Fitch Downgrades Russia to 'C'
The lowering of the Country Ceiling to 'B-' reflects the expected impact of capital controls in impeding transfer and convertibility.
Under EU credit rating agency (CRA) regulation, the publication of sovereign reviews is subject to restrictions and must take place according to a published schedule, except where it is necessary for CRAs to deviate from this in order to comply with their legal obligations.
Fitch interpreted this provision as allowing them to publish a rating review in situations where there is a material change in the creditworthiness of the issuer that they believe makes it inappropriate for them to wait until the next scheduled review date to update the rating or Outlook/Watch status, according to the agency's official press release.
The 'C' rating reflects Fitch's view that a sovereign default is imminent.
This rating action follows our downgrade of the Long-Term Foreign-Currency IDR to 'B'/Rating Watch Negative on 2 March, and developments since then have, in our view, further undermined Russia's willingness to service government debt.
This includes the Presidential Decree of 5 March, which could potentially force a redenomination of foreign-currency sovereign debt payments into local currency for creditors in specified countries. In addition, the application of Central Bank of Russia regulation has restricted the transfer of local-currency OFZ debt coupons to non-residents since late last week.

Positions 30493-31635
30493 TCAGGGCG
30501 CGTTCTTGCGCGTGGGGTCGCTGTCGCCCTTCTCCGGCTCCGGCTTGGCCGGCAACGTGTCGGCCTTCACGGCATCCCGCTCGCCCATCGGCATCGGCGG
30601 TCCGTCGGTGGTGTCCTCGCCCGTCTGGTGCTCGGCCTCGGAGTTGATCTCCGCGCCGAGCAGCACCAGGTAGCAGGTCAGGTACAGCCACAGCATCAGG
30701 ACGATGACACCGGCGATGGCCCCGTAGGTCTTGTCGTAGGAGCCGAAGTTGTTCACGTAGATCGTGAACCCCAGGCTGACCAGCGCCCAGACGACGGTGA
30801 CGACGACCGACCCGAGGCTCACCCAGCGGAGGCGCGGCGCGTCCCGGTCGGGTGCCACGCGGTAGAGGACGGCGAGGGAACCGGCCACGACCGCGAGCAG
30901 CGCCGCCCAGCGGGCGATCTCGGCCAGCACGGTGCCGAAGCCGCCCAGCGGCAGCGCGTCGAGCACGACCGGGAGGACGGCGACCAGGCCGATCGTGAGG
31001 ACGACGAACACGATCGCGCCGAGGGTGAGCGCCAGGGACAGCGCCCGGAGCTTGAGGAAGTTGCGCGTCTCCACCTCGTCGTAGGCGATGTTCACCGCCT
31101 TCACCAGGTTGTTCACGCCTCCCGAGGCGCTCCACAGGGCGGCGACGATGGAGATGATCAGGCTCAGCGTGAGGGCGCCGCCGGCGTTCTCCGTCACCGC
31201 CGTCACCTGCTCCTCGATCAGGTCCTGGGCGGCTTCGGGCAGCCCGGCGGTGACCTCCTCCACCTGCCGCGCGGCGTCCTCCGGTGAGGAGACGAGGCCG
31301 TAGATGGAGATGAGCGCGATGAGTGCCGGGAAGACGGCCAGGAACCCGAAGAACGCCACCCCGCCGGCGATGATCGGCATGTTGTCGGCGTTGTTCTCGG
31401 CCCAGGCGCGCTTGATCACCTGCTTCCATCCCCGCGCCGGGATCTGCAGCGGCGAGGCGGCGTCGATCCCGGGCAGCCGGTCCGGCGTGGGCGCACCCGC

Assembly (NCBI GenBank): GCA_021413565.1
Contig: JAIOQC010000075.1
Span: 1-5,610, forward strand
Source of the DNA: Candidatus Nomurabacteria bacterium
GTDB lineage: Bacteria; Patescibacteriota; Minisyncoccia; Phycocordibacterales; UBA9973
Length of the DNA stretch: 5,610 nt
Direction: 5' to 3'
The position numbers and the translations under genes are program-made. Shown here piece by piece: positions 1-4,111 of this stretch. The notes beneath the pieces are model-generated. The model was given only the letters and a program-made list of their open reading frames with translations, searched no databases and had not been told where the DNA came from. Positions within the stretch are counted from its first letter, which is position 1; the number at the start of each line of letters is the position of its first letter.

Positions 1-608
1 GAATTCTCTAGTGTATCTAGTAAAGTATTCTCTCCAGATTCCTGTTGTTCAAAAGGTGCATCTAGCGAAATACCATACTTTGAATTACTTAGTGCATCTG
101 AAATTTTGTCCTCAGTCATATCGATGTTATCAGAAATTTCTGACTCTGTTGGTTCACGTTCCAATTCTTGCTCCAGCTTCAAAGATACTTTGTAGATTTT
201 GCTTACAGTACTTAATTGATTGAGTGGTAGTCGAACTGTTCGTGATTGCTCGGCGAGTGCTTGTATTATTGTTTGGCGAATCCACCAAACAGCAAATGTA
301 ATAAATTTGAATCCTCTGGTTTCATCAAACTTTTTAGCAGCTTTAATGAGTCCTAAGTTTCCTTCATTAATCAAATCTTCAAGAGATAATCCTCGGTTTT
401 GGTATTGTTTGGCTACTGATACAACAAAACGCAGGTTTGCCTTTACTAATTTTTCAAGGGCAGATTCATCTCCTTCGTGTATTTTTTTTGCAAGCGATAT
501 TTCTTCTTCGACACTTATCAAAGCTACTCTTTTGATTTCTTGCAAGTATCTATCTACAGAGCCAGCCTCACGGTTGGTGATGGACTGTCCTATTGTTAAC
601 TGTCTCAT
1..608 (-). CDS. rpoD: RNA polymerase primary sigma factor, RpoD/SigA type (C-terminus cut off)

More generally, the further ratcheting up of sanctions, and proposals that could limit trade in energy, increase the probability of a policy response by Russia that includes at least selective non-payment of its sovereign debt obligations.
To a lesser extent, the risk of imposition of technical barriers to servicing debt, including through the direct blocking of transfer of funds, or through clearing and settlement systems, have also risen somewhat since Fitch's last review.
The lowering of the Country Ceiling to 'B-' reflects the expected impact of capital controls in impeding transfer and convertibility. The differential to the Long-Term IDRs is due to the potential for a degree of selective enforcement of capital controls or the potential ability for some entities to make payments.
According to the same statement, the next scheduled review date for Fitch's sovereign rating on Russia will be 27 May 2022 but Fitch believes that developments in the country warrant such a deviation from the calendar and our rationale for this is set out in the High weight factors of the Key Rating Drivers section below.